After graduating from Lincoln High School in 1936, Bill enrolled at Iowa State College and earned a place on the Cyclone basketball team his freshman year. Working in the family implement business had clearly left an imprint on Bill, who declared a major in Agricultural Business. Although he excelled at basketball and pledged Phi Delta Theta that September, unfortunate circumstances cut his time in Ames short. After contracting a “severe case of poison ivy,” Bill missed classes and fell behind as he tried to recover. Although he did, in fact, get better, according to his nephew the incident caused him to “sour on the school.” After the end of his freshman year, Bill decided to transfer to Butler College in Indianapolis, Indiana. According to Ostlund family lore, Cyclone head coach Louise Menze personally visited Webster City to try to convince him to return, promising “a starting position as a sophomore.” Nevertheless, he transferred to Butler.

Ultimately, this proved a good decision for Bill, who found his stride in Indianapolis and excelled in just about everything he tried. He carried his membership in Phi Delta Theta to Butler, where he was initiated and ultimately served as president of the fraternity. He was, in addition, elected class president by his peers, served as the editor of the Butler yearbook The Drift, and continued to play sports, of which he played four and lettered in two. He was, according to those who knew him at Butler, “an extremely bright, handsome young man” who had “unlimited potential for success.” His classmates twice voted him a “Big Man on Campus,” and, as a senior, bestowed upon Bill the honor of being one of the “ten most outstanding men on campus.” Perhaps most importantly, though, Bill met his future wife, Peggy Burnell, during his time at Butler. Peggy was an Indianapolis native, and, unfortunately, circumstance pulled them apart not long after they met.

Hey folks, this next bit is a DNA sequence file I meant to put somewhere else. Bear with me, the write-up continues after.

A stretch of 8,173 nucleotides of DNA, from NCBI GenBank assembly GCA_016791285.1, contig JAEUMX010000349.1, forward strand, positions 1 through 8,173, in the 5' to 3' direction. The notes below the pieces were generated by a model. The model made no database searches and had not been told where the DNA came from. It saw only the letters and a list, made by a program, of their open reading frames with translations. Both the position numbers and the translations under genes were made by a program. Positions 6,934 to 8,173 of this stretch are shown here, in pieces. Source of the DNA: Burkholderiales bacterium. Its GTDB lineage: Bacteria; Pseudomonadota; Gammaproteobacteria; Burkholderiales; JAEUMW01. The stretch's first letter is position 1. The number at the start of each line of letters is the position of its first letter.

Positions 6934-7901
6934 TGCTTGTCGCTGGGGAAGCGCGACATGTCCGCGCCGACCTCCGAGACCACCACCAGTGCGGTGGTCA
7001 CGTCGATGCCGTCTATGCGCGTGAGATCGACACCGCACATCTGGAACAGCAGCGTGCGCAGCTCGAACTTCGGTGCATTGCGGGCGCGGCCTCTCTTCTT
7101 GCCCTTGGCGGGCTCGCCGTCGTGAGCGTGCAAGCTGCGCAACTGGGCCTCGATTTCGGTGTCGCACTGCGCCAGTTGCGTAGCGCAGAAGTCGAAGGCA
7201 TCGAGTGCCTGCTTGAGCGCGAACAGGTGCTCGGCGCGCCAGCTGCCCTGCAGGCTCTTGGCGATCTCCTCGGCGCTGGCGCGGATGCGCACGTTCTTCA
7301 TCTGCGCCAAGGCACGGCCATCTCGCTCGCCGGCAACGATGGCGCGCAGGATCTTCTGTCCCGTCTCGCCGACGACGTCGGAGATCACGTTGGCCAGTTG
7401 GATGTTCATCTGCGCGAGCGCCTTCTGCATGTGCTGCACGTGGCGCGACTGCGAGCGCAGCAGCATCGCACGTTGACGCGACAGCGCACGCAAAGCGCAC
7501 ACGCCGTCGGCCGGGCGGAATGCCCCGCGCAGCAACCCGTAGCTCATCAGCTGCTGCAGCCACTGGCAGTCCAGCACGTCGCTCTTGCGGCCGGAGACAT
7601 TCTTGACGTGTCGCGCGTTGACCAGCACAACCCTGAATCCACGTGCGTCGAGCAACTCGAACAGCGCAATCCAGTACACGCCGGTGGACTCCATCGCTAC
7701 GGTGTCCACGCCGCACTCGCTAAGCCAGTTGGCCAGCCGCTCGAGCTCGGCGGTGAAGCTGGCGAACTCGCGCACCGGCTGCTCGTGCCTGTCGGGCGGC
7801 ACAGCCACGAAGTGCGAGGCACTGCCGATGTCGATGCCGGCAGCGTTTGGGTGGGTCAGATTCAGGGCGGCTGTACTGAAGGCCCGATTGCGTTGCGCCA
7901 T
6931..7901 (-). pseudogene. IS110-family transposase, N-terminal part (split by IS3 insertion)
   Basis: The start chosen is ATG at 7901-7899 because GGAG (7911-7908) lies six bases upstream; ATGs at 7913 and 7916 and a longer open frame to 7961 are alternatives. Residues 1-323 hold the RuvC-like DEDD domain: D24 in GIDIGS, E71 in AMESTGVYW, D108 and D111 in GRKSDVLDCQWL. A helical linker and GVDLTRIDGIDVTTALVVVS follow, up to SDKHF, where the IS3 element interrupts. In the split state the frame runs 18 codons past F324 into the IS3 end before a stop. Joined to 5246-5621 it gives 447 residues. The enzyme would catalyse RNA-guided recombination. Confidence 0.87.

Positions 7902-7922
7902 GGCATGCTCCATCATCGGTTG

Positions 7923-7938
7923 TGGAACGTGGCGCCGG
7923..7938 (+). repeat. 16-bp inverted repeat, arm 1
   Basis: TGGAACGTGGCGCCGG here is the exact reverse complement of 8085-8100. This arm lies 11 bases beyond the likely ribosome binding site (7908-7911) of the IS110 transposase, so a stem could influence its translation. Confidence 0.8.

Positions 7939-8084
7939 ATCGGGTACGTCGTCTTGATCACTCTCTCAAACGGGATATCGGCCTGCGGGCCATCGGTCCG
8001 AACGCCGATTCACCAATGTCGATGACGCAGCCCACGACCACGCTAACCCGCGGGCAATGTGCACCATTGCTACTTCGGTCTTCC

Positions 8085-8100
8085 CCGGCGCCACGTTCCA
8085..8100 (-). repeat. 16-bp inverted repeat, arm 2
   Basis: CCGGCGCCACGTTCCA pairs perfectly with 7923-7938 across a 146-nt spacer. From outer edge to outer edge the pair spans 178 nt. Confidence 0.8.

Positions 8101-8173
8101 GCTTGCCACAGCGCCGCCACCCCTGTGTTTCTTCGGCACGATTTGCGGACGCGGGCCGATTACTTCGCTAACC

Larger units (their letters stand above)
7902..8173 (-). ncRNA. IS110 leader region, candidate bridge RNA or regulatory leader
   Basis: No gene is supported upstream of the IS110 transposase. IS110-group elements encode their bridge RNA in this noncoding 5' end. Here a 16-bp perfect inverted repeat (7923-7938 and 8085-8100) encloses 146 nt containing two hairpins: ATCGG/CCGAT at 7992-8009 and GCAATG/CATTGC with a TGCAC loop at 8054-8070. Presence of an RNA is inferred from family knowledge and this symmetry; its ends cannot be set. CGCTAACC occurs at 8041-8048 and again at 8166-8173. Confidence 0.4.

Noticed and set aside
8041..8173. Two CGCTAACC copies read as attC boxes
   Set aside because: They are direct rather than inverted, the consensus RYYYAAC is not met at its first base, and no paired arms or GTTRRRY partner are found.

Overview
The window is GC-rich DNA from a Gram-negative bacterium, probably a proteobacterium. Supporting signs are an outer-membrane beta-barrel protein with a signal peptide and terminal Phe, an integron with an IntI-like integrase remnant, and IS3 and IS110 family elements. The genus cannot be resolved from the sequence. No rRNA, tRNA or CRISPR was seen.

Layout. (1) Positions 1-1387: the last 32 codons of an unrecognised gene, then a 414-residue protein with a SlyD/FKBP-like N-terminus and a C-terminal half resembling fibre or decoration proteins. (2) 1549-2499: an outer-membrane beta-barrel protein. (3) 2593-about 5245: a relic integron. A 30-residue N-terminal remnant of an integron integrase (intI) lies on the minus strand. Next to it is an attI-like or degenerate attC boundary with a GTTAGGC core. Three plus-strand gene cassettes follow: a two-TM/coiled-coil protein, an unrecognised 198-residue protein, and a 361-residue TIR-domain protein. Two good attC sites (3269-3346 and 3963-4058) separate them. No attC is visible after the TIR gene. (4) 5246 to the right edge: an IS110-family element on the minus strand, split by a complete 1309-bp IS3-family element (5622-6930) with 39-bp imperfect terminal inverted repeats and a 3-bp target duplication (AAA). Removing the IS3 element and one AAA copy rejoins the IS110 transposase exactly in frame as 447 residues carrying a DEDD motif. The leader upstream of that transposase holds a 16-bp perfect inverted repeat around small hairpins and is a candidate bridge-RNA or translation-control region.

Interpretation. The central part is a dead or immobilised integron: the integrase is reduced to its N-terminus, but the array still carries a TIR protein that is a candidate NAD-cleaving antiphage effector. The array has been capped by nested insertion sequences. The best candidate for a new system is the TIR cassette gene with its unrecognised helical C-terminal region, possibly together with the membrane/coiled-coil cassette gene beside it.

Bill graduated with a degree in Business Administration in 1941, and left Peggy behind to return home to help his mother run the family business, hoping that it would not be long before they could reunite. The attack on Pearl Harbor in December, though, changed Bill’s plans. The following February, he enlisted in the Naval Reserve and was called up that October as a midshipman. January 5, 1943, proved to be a milestone in Bill’s life for two reasons. In the morning, he received his commission as an Ensign. That afternoon, Bill and Peggy married at a small chapel in Annapolis, with a small group of family members present. At some point in his training, Bill had developed an interest in the submarine service, which he believed was “very prestigious” and, knowing that he wanted to run for political office, would “impress people after the war.” After completing submarine training in New London, Connecticut, Bill was assigned to the USS Gudgeon and reported for duty on October 22, 1943. By this point, all three of the Ostlund boys were in the service – John was a bombardier in the Eighth Air Force, flying missions over Europe, while Robert was lieutenant in the Quartermaster Corps and deployed to Europe after D-Day.